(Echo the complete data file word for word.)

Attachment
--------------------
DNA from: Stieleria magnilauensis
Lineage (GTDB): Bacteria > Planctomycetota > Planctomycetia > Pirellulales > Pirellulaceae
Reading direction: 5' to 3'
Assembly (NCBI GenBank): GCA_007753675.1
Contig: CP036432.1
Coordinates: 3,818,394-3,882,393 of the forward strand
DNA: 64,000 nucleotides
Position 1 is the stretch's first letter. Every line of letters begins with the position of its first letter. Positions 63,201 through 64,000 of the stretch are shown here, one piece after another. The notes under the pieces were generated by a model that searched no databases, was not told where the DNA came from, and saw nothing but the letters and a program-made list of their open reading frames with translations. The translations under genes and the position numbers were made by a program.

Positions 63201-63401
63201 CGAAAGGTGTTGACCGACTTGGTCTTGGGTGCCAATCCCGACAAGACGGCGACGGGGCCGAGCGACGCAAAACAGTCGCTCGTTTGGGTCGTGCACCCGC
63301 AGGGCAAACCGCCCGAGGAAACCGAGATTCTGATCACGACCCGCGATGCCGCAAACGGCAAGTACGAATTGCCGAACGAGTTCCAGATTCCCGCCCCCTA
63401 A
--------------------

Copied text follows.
DNA from: Stieleria magnilauensis
Lineage (GTDB): Bacteria > Planctomycetota > Planctomycetia > Pirellulales > Pirellulaceae
Reading direction: 5' to 3'
Assembly (NCBI GenBank): GCA_007753675.1
Contig: CP036432.1
Coordinates: 3,818,394-3,882,393 of the forward strand
DNA: 64,000 nucleotides
Position 1 is the stretch's first letter. Every line of letters begins with the position of its first letter. Positions 63,201 through 64,000 of the stretch are shown here, one piece after another. The notes under the pieces were generated by a model that searched no databases, was not told where the DNA came from, and saw nothing but the letters and a program-made list of their open reading frames with translations. The translations under genes and the position numbers were made by a program.

Positions 63201-63401
63201 CGAAAGGTGTTGACCGACTTGGTCTTGGGTGCCAATCCCGACAAGACGGCGACGGGGCCGAGCGACGCAAAACAGTCGCTCGTTTGGGTCGTGCACCCGC
63301 AGGGCAAACCGCCCGAGGAAACCGAGATTCTGATCACGACCCGCGATGCCGCAAACGGCAAGTACGAATTGCCGAACGAGTTCCAGATTCCCGCCCCCTA
63401 A